• AUTHOR: // CATEGORY: Confidence


    So let me be real with all of you…I’ve got fears about raising girls.

    How could I not? I have an amazing mother, but I still grew up having to revamp my mind by encouraging more positive thoughts, less hatred of my body, and not idolizing bodies that I could NEVER have. I watched my mother be negative about herself and I watched friend’s mothers do exactly the same. When they said they hated parts of their bodies, I was watching…and it molded my eyes. I could not see truth about my own body or understand the meaning of confidence.

    Yet, what do we do when we see something that our parents did and we want to try and fix it? Usually we go too far. Rebelling from what our parents did can do just as much damage.

    So I’ve tried to take all emotion out of it, but sometimes that emotion slips in and it just did today…

    My daughters got Barbies this Christmas. I know peoples’ fears about Barbie and I honestly never wanted to be that helicopter mom that kept them from Barbies at all. If I try and keep them from Barbies, I’m waging a battle that I just cannot win. There will always be friends that have Barbies. As with all things…if my girls are going to learn about anything, I want it to be learned from Ben and me first.

    But today I was looking at the Barbies in my girls hands’ and my brain started to think about the difference between that Barbie’s body and the beautiful big-thighed body that I could very possibly pass on to these girls. Ugh. The first one that bothered me was the doll for Katniss.

    My daughter loves the Hunger Games and badly wanted the Katniss doll. As she held her today I was awestruck at the square crotch this Katniss had. Holy Crap.


    Then I looked at my other daughter who had a Frozen Elsa doll in Barbie shorts. Holy Hell. This doll was just as bad with the skinny little thighs. This will totally be okay for women who know they are going to pass on 6′ long tiny legs, but to a woman that knows she’s going to pass on fantastic-strong-beast mode thighs…????


    So in a way I had to come to rational thought without allowing the fear and emotion.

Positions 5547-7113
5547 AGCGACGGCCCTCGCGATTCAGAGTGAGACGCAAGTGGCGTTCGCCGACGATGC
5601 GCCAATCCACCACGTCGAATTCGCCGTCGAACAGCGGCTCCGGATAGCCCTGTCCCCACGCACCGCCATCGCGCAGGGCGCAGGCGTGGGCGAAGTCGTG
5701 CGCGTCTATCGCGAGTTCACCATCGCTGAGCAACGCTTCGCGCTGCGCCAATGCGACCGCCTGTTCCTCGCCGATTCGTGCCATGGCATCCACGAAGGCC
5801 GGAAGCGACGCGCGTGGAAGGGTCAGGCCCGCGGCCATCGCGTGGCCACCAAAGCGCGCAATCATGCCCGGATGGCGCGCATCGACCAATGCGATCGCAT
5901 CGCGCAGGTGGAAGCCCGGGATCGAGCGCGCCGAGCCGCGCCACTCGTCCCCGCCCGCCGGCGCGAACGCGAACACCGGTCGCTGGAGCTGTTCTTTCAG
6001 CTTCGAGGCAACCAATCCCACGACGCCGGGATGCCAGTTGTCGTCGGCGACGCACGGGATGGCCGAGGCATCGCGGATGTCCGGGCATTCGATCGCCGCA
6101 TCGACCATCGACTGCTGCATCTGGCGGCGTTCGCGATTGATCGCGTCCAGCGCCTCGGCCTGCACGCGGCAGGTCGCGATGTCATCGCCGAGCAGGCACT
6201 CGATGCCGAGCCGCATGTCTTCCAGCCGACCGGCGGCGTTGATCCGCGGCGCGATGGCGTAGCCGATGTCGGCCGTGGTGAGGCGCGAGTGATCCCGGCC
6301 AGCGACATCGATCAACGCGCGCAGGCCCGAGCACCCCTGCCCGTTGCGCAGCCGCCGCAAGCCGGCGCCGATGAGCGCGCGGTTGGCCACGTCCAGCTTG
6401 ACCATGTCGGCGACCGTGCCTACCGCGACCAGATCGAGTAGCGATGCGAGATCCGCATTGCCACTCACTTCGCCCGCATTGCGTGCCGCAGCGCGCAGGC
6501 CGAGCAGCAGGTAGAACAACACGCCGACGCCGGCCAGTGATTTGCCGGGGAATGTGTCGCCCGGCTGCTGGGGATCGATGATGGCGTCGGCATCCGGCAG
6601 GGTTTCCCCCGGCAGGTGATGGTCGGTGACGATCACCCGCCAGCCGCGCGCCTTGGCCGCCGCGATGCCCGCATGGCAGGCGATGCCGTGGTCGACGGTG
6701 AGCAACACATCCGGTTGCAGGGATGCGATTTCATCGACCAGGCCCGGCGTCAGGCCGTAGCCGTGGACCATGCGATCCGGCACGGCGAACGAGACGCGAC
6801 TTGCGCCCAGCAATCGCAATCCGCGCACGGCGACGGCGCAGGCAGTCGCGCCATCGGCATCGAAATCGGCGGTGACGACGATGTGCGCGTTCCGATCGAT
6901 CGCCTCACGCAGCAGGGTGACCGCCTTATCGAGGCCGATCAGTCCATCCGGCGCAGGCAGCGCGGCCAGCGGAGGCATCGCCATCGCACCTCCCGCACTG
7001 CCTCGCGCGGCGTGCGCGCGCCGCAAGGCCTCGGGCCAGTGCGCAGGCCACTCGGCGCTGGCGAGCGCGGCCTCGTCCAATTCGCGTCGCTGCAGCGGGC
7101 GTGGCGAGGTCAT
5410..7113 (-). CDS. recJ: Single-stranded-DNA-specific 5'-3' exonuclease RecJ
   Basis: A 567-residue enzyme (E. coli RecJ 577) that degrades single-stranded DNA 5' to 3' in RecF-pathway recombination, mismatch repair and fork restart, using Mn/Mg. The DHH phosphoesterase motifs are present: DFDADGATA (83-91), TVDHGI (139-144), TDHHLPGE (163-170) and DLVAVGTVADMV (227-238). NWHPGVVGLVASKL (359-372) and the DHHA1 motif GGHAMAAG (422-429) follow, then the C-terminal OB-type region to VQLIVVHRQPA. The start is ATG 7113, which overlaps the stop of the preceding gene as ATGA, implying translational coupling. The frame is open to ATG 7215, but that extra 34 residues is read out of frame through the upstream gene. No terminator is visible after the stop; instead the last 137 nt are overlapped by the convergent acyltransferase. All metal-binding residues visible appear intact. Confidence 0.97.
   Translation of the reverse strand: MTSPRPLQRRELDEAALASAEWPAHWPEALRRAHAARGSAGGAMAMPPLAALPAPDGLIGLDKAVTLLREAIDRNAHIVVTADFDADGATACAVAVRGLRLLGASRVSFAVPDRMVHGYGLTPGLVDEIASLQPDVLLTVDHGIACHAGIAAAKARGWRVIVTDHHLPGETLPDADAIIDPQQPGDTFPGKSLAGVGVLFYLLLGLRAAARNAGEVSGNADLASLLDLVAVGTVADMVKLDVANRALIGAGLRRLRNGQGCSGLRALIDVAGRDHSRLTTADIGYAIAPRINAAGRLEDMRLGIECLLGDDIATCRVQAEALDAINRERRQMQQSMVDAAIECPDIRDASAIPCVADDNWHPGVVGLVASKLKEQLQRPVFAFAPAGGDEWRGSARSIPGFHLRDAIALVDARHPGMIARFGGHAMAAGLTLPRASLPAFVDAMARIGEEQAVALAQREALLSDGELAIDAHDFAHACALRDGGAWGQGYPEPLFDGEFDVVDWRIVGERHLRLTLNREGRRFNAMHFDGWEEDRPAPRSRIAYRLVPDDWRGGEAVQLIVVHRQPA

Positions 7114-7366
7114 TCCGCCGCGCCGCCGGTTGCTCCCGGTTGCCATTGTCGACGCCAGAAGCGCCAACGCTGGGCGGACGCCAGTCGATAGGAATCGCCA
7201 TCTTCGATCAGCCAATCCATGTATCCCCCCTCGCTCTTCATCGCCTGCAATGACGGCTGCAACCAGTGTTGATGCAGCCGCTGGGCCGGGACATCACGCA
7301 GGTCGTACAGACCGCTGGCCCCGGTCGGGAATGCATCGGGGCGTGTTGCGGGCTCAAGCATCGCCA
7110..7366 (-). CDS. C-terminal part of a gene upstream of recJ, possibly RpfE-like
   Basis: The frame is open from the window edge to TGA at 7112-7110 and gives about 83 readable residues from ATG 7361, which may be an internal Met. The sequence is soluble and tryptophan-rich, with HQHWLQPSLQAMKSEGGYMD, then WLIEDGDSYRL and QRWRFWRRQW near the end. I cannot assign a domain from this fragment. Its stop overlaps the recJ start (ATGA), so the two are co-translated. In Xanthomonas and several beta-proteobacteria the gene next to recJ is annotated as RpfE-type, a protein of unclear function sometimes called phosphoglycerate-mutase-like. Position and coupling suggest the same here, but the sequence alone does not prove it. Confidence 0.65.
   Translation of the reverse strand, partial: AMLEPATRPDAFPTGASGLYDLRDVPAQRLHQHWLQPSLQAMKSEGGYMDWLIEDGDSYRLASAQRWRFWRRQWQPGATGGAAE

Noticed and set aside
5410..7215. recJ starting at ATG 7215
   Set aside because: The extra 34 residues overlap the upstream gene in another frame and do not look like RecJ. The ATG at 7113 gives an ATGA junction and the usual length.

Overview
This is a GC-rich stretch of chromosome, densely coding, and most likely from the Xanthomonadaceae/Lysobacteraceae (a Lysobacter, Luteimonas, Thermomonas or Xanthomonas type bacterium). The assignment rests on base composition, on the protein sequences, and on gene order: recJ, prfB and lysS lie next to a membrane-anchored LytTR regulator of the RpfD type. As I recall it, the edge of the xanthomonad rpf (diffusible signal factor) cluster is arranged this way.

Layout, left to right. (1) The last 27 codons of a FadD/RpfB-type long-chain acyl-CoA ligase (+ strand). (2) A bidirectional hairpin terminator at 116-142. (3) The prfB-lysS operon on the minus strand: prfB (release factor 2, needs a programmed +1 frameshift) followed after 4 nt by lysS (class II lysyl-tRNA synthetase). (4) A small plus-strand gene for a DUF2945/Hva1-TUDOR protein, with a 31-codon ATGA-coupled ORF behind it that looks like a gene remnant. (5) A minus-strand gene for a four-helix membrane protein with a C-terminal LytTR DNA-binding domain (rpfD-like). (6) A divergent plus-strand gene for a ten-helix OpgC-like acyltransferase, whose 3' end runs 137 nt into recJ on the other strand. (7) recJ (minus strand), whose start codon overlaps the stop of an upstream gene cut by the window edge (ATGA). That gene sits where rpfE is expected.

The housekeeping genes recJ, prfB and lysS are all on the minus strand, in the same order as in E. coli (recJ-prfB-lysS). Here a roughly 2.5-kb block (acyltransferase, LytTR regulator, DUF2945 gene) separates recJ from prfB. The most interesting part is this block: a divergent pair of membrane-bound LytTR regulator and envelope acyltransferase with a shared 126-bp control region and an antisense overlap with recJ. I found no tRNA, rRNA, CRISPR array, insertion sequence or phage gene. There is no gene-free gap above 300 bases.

*The girls are truly clueless to this issue right now about the thighs. *They only see the doll. *But they are also all knees and elbows right now. *In just a couple of years puberty is going to hit. *These dolls could possibly create ideals in their head that they won’t even understand until later.


    Then I came up with a brilliant answer. Buy a couple of Barbies or just dolls with different body types. All different body types. Then they are all intermixed just like society and they are never asked to make the distinction. They’ll get enough of that $&#% from Victoria’s Secret and Carl’s Jr. commercials when they get older.

    I could buy thick-thighed dolls right?


    If any of you know somewhere that has what I am looking for please leave me a comment below!

    I DID read about a designer named Nickolay Lamm. He created images of what a true 18 year old would look like. AND KABOOM…she has legs and a booty. Fabulous.


    The booty is fantastic!


    Oh wait…I can’t buy them…they’re just created to show me the difference. Boo. Not bad on Mr. Lamm’s part…he’s working on it…but just boo that I can’t get them right now…cause you know…that would appease my fears. Go look at Nickolay’s website…so proud of this guy.

    I would gladly pay thirty bucks a piece or more for a doll that could be introduced to my girls. Would I walk in my house, hand them the doll and say, “Girls! Finally a doll with a real figure!” No. Skinny girls have real figures too. The power of suggestion is real and if they aren’t aware of the difference than why create the difference in their heads…if you get what I mean.